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Today's Opinions

  • Disappointed in bills passed

    Through a series of extreme parliamentary maneuvers that kept teachers and other interested Kentuckians from effectively voicing their concerns, the House Majority forced a vote on the “charter schools” bill Friday in an early morning committee meeting, before rushing the measure to the House floor where it passed on a 56-39 vote. 

  • Several bills leave Senate for House consideration

    Late nights, packed committee meetings, and heated debate marked the fifth week of the 2017 Session. The Senate is quickly passing the remaining Senate bills out and receiving bills from the House for consideration. While there were some contested issues, the Senate conducted itself in a bipartisan fashion. We wasted no time this week and passed over 40 pieces of legislation including:

    •Senate Bill 9, redistricting of judicial districts in order to better align caseloads with current census data;

  • Dinner misnamed

    A couple of Saturdays ago, the local Republican Party held its annual “Chili Dinner” at our county fairgrounds. Fourth District Congressman Massie attended, as well as an Abraham Lincoln impersonator, Larry Elliott. I’m sure Mr. Elliott is very good at what he does — Congressman Massie, not so much. But I digress.

  • Ethics still important

    Our state senator Paul Hornback co-sponsored SB152 which says exactly this: “Amend KRS 6.716 to reduce the ethics training time requirement for members of the General Assembly from three hours to thirty minutes and remove CLE eligibility; repeal KRS 7.101 requiring sexual and workplace harassment training for General Assembly members.”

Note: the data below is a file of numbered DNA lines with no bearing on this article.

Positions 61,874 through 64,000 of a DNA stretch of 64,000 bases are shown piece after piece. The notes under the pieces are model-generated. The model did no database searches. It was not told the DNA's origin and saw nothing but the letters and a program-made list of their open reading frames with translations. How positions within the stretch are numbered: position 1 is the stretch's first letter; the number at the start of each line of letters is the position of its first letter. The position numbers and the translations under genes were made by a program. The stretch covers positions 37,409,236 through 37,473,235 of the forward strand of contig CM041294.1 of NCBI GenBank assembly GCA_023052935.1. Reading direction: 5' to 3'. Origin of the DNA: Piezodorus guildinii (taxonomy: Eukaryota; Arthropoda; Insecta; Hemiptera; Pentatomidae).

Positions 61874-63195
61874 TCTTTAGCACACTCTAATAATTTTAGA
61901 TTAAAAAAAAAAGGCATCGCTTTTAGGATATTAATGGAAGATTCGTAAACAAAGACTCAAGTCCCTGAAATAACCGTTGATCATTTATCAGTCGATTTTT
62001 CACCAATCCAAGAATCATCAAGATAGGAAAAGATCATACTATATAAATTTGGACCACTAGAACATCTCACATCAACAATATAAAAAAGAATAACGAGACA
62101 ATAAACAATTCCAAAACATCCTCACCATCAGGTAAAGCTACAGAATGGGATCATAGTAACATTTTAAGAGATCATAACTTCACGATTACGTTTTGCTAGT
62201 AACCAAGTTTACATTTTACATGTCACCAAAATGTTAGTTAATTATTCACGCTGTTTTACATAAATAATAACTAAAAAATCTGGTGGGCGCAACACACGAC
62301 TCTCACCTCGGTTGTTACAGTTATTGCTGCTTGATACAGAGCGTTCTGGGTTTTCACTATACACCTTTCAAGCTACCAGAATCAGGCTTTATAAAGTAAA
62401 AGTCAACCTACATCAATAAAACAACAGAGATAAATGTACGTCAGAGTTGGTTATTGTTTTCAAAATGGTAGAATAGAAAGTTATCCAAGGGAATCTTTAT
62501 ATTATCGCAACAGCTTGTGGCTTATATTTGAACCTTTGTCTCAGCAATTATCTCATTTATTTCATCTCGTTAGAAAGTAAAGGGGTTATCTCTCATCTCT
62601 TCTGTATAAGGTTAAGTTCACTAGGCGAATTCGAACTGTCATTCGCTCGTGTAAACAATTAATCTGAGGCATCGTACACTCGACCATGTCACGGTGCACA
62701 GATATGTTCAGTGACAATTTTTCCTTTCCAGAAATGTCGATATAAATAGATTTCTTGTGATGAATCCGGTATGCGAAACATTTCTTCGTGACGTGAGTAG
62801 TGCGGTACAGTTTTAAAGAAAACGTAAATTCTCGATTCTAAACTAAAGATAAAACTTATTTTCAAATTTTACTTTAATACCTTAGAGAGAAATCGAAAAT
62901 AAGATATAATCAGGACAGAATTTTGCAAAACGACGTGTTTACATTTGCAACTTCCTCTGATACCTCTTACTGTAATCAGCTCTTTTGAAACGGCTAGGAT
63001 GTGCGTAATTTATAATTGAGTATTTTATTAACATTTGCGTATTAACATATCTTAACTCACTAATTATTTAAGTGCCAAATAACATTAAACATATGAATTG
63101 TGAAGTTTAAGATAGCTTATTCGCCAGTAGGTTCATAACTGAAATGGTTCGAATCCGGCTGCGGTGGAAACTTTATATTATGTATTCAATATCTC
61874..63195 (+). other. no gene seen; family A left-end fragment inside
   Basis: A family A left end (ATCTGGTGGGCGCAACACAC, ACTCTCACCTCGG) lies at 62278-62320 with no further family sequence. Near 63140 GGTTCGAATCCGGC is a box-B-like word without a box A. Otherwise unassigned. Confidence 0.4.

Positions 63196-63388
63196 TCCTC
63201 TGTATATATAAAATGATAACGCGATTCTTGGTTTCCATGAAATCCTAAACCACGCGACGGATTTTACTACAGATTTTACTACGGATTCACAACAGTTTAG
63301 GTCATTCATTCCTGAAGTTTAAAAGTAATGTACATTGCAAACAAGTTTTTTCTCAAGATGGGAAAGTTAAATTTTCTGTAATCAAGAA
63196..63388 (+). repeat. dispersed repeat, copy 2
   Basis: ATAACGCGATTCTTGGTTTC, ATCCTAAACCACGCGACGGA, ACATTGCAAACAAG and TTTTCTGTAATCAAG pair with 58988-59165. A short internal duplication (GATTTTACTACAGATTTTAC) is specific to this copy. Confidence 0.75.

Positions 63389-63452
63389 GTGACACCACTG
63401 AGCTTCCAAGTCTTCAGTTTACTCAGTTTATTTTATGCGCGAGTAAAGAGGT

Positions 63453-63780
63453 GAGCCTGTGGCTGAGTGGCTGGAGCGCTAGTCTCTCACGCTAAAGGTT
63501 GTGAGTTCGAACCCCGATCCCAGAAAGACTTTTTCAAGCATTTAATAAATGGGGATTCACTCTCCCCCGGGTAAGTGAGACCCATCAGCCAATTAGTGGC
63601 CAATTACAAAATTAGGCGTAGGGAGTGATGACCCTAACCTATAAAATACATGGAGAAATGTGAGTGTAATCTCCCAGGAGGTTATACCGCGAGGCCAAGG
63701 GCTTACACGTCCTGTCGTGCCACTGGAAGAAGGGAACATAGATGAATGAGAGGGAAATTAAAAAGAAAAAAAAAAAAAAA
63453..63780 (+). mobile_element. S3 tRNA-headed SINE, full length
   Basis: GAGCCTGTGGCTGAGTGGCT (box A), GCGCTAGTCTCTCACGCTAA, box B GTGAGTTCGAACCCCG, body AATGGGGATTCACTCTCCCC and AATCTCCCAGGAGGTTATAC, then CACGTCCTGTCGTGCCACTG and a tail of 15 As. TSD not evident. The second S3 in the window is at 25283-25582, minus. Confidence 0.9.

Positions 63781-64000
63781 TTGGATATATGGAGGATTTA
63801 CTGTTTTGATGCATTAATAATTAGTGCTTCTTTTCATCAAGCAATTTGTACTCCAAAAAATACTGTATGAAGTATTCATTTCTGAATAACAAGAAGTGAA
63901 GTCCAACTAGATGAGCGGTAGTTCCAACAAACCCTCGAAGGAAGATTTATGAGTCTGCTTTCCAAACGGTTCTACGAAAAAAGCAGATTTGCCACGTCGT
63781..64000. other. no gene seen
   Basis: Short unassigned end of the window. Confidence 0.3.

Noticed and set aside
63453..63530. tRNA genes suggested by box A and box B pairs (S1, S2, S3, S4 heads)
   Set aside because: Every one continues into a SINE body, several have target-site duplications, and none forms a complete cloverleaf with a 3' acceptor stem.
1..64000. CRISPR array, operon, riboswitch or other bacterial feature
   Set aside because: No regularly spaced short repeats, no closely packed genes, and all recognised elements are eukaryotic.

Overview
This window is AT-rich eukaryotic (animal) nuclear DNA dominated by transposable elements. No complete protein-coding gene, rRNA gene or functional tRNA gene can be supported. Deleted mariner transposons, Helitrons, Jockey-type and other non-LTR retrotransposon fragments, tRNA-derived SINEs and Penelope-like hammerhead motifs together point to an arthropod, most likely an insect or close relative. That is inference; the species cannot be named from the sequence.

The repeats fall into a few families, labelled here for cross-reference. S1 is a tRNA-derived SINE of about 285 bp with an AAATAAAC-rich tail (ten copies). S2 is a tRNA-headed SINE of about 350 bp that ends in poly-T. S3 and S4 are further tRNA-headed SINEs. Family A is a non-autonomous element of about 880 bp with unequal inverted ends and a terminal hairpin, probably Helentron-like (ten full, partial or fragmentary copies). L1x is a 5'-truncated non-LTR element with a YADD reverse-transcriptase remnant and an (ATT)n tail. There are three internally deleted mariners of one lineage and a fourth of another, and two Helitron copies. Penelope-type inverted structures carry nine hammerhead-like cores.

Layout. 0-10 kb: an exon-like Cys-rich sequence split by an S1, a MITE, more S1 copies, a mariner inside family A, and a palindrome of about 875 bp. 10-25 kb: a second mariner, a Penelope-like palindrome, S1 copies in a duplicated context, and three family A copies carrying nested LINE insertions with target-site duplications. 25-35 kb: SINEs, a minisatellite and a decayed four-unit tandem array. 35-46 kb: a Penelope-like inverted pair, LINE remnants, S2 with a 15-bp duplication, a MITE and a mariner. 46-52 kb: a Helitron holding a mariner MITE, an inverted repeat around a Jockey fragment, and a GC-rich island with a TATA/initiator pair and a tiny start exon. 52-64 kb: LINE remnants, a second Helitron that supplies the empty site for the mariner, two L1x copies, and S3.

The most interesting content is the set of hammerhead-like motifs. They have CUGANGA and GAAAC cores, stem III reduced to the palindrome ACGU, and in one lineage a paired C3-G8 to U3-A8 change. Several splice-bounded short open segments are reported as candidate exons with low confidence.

• New activist group

    Activism has seen a resurgence in the United States that hasn’t been seen since the Civil Rights Movement, and it has found roots in Henry County as well. The Women’s March held on Jan. 21 drew JoAnn Adams and Karen Shannon to the streets of Washington, D.C., and they returned with a vision. They began pursuing that vision on Feb. 8 when they hosted a small gathering of like-minded folks at the Low Dutch Meetinghouse in Pleasureville with the goal of fostering freedom and justice and standing up to hate and intolerance.

  • Ducking protestors

    A letter in last week’s edition of the “Henry County Local” referred to a peaceful demonstration that occurred during a recent Republican-sponsored event attended by Rep. Thomas Massie. When it ended, rather than face those who had gathered in opposition to some of his policies, he ducked out a back door and was whisked away.

  • Church histories, futures source of inspiration

    Always one to share ideas freely, more than a year ago Ron Wright, Eminence native and Washington Lodge Odd Fellows member, suggested I could always write articles on local churches for Black History Month.

    As a good idea, that one stayed with me all the way through the rest of 2016 and into 2017, and it turned out successfully — in my opinion, anyway — when it comes to telling stories from different perspectives.

  • Fundraising dinner coming up

    It’s that time of year again. The 25th annual Eminence Education Foundation Dinner and Silent Auction is fast approaching. This year’s event will be held Saturday evening March 4. Doors open at 5:45 p.m. with a silent auction beginning at 6 p.m. and buffet dinner beginning at 6:30 p.m. The evening will conclude with a live auction.